What are prolapsed hemorrhoids? What causes them?
Internal hemorrhoids can “prolapse.”
If they prolapse, they become swollen and protrude outside your rectum. They can be quite uncomfortable when this happens and are more likely to be prone to bleeding. In many cases they will go back inside the rectum by themselves (a so-called grade 2 hemorrhoid) or you may be able to gently push them back yourself (a grade 3 hemorrhoid).
Often, they only protrude when you go for a poo, going back immediately afterward. So you may not be aware that your hemorrhoid has prolapsed until you notice other symptoms.
The most common symptoms of prolapsed piles include: Feeling a bump on your anus when you wipe your bottom. This can be painful and tender or not at all, which adds to the frustration of trying to identify prolapsed internal hemorrhoids.
Bleeding is another give away sign. This would mostly be seen in the toilet after you’ve had a bowel movement (poo) or on your toilet paper when you wipe your bottom. It’s not that unusual to have small blood spots on your underwear between bowel movements as well. The blood is typically bright red and watery, in contrast to dark, tarry blood that would be associated with intestinal bleeding.
Prolapsed piles can become very itchy, arguably more than other types of hemorrhoids.
Larger prolapsed hemorrhoids can trigger a general feeling of discomfort. This comes from feeling that you always need to go for a poo. Because there is a lump around your rectum, it can create a feeling of pressure like the feeling you get when you need a bowel movement, which can be very disconcerting.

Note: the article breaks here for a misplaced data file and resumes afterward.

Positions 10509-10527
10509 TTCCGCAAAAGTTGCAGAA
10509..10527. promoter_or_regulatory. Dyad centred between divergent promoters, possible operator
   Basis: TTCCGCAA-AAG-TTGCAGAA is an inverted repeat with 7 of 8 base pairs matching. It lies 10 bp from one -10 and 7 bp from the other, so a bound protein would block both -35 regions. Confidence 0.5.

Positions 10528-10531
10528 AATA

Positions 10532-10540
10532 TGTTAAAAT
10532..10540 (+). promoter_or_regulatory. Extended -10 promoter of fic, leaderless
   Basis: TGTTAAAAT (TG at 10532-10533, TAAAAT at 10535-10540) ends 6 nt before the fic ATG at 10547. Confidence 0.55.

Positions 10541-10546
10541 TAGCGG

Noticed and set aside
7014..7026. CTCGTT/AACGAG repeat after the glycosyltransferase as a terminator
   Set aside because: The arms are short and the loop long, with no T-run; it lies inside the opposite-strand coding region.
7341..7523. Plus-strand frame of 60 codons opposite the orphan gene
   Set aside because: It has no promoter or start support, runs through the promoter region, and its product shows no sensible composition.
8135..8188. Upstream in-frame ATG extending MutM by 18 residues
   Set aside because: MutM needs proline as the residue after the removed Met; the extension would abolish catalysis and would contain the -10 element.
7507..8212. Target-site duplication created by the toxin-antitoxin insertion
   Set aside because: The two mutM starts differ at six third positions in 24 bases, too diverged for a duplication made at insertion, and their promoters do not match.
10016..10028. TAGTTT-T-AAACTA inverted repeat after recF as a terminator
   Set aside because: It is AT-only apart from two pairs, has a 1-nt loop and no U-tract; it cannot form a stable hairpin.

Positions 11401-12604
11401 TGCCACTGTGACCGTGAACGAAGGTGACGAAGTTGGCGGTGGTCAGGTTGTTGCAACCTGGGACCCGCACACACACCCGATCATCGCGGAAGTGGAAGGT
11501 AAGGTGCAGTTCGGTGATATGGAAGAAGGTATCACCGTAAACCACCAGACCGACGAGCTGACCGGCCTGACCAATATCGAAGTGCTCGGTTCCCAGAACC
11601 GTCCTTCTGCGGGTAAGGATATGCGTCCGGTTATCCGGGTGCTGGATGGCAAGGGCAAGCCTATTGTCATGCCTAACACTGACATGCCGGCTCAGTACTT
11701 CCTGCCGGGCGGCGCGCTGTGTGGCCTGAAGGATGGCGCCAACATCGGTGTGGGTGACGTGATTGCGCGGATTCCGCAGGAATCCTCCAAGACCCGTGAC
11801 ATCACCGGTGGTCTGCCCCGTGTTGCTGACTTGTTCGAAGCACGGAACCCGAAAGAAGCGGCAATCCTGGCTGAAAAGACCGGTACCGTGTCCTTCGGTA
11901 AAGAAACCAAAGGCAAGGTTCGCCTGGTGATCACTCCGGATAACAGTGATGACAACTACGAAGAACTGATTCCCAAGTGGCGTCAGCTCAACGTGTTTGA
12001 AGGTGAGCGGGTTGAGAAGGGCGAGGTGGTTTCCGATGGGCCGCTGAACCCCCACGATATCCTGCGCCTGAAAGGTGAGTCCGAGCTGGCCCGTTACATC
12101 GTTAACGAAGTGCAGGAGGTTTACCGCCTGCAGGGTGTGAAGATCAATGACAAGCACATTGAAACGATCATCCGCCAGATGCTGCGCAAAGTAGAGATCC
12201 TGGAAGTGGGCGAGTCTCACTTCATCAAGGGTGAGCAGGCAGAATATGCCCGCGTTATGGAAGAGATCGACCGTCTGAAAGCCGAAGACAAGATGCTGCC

Pain caused by a prolapsed hemorrhoid can prevent you from comfortably sitting down and can make going to the toilet quite painful.
What causes prolapsed hemorrhoids?
There are several causes of prolapsed internal hemorrhoids due mainly to increases in pressure on the veins around the rectum. If they go untreated, you don’t make lifestyle changes to relieve the symptoms, you have them for a prolonged time or your hemorrhoid comes under undue pressure – then you increase the risk of your hemorrhoids’ becoming prolapsed.
Prolapsed internal hemorroids are not a rare occurrence, they can shrink by themselves but, if they don’t, there are remedies that can help manage them.
How do I treat a prolapsed hemorrhoid?
There are a number of topical treatments available in the form of creams and ointments – read our guide here – these will help manage the symptoms and give some relief.
Other self-care strategies such as ice packs and regular Sitz baths can help shrink a prolapsed hemorrhoid.
If you need something more permanent then there are a few interventional procedures to consider. These range from surgical to non-surgical. Read our treatments guide here
eXroid electrotherapy treatment is a non-invasive non-surgical treatment that can eradicate your internal prolapsed piles. It’s safe, effective and for most people usually painless / minimal or no discomfort.
For a copy of our clinical evaluation report contact us
A discreet call to one of our advisors will get you on the first steps to saying goodbye to your piles. Appointments are usually sorted within two weeks. All treatments are carried out by fully qualified doctors. Contact us